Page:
Also an inflexible demand would be a signal for prices of EVs to rise rapidly. After all, the unfortunates would be forced to buy them.

    Very quickly a market would build in cheap EVs purchased to meet the legal requirement, which were not used. The owners continuing to largely drive their ICE cars. And if you forbid rich people from owning ICE cars, a market in long term leasing would arise.

    Sorry for the rant, but regulations are rarely a good solution, and particularly regulations that force people to do things that are inimical to their own good. Regulations that impede people significantly will be evaded. In free-market economies all the time. In Socialist economies as much as possible, given the lack of options available.

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    • “So regulating the top 5% of earners to do something they don’t want … ”

      No one wants it, but the rich can afford it better than the poor. And as time passes there will be a lot of cheaper USED electrics/hybrids.

      The UK has set a 2030 deadline for ending ICE cars. BC has a 2040 deadline.

      Someone has to lead the way. Let it be the rich.

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      • Chester Draws says:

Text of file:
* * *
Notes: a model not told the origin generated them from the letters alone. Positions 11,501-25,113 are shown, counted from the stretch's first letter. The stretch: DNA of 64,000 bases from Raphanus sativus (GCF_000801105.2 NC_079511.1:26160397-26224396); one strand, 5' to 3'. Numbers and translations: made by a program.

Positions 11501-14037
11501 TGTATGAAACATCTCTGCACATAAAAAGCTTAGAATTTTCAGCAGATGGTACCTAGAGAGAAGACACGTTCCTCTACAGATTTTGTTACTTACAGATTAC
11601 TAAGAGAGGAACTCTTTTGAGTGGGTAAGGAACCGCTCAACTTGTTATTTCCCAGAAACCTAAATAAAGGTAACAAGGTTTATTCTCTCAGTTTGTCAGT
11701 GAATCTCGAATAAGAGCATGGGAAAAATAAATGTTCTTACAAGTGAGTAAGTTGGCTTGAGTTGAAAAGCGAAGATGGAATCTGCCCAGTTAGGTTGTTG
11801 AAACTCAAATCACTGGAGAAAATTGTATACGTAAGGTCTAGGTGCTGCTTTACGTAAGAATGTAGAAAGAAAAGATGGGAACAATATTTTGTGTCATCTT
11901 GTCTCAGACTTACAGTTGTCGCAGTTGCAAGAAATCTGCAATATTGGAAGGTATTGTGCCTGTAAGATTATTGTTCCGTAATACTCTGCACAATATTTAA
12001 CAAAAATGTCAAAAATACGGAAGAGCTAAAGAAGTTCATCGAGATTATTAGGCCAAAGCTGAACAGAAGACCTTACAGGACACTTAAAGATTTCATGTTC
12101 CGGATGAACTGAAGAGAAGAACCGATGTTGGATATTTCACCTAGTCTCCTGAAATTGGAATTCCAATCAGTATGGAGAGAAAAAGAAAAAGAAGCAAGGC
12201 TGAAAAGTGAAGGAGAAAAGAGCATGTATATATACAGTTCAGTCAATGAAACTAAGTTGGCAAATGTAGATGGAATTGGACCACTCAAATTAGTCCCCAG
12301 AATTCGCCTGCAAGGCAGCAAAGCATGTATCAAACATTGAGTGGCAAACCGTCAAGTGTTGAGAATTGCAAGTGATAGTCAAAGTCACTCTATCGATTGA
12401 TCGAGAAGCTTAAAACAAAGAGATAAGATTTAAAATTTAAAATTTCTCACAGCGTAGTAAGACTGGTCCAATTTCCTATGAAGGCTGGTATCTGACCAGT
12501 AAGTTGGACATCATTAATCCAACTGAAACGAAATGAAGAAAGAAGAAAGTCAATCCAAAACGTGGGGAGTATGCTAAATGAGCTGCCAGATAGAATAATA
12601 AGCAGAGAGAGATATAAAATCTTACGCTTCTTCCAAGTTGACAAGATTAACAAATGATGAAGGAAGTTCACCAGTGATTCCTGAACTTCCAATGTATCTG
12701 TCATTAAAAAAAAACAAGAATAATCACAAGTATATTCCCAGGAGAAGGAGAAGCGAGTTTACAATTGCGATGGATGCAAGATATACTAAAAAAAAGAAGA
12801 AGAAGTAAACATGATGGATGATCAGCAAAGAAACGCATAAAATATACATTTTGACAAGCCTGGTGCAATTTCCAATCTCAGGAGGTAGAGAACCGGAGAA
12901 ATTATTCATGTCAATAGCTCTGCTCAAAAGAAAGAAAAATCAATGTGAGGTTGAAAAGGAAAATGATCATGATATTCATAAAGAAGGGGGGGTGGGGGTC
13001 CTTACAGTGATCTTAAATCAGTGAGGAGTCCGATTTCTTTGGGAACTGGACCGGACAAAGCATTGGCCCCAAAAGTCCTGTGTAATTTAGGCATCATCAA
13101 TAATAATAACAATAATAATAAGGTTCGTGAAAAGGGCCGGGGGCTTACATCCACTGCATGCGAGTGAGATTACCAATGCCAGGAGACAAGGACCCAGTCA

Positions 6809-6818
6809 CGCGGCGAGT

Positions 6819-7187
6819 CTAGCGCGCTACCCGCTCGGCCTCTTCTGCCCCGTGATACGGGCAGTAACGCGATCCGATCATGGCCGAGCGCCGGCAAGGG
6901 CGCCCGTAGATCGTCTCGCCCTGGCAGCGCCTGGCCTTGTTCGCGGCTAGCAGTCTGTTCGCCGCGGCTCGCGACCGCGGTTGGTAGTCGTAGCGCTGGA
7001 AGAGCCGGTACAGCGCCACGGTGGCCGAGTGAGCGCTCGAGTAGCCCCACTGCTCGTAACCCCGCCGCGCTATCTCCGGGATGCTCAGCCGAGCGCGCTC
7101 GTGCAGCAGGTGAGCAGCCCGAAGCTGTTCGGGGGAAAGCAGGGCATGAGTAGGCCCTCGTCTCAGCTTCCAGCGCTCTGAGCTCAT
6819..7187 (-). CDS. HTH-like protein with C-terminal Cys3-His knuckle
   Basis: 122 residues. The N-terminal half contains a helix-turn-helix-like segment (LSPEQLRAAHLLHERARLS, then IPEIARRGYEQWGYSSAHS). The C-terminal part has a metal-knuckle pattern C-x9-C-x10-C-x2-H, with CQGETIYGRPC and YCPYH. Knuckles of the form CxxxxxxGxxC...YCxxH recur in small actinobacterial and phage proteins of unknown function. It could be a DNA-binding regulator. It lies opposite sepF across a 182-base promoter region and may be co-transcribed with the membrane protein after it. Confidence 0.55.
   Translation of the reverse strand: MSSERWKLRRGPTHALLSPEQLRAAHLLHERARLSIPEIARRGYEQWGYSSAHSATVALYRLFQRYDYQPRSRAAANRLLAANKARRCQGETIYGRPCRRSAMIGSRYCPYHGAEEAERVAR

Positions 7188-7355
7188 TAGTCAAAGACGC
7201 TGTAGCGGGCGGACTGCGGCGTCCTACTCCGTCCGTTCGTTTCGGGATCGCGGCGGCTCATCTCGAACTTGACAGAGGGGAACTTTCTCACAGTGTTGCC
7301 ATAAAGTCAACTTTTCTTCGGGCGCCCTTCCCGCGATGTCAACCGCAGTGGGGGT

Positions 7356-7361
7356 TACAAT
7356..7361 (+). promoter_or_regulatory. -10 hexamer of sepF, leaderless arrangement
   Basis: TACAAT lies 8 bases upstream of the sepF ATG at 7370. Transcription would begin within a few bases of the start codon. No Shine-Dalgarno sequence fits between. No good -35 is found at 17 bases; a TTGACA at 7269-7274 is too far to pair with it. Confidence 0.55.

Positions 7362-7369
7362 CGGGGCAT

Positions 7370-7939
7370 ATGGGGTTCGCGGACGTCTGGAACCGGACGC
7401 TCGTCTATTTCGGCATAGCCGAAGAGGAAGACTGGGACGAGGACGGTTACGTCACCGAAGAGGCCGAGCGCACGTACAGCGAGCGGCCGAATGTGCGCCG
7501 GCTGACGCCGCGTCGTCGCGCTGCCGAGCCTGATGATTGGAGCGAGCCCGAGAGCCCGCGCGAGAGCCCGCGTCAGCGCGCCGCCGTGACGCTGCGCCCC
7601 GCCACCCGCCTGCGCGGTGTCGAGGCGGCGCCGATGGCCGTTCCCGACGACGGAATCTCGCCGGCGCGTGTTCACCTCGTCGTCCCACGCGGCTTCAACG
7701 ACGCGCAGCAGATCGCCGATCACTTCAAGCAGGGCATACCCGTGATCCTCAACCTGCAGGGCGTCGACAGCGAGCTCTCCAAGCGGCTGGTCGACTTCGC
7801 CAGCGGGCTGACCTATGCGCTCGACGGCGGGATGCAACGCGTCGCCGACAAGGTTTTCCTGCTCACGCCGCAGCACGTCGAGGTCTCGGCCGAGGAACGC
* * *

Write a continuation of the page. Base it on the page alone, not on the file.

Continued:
It’s easy for politicians to sound virtuous by promising targets that someone else will have to meet — so that’s what they do. No-one actually thinks it is going to happen or the share price of the firms worst affected would already be plummeting.

        Already we have seen Germany, when it became apparent that meeting their climate targets would impoverish themselves, simply renege on the goals.

        The UK will renege on the 2030 deadline, you can be absolutely certain of that. They already don’t have enough electricity and need to import it. As France starts phasing out nuclear, the amount of cheap electricity for the UK to import will plummet. The UK simply cannot power an entirely electric fleet carbon-free without huge investment in nuclear.

        No-one has to lead the way. If it were a good idea, we’d all be doing it already.

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  9. Pingback: Debunking another CCPA anti-LNG article, this time in the Globe and Mail | A Chemist in Langley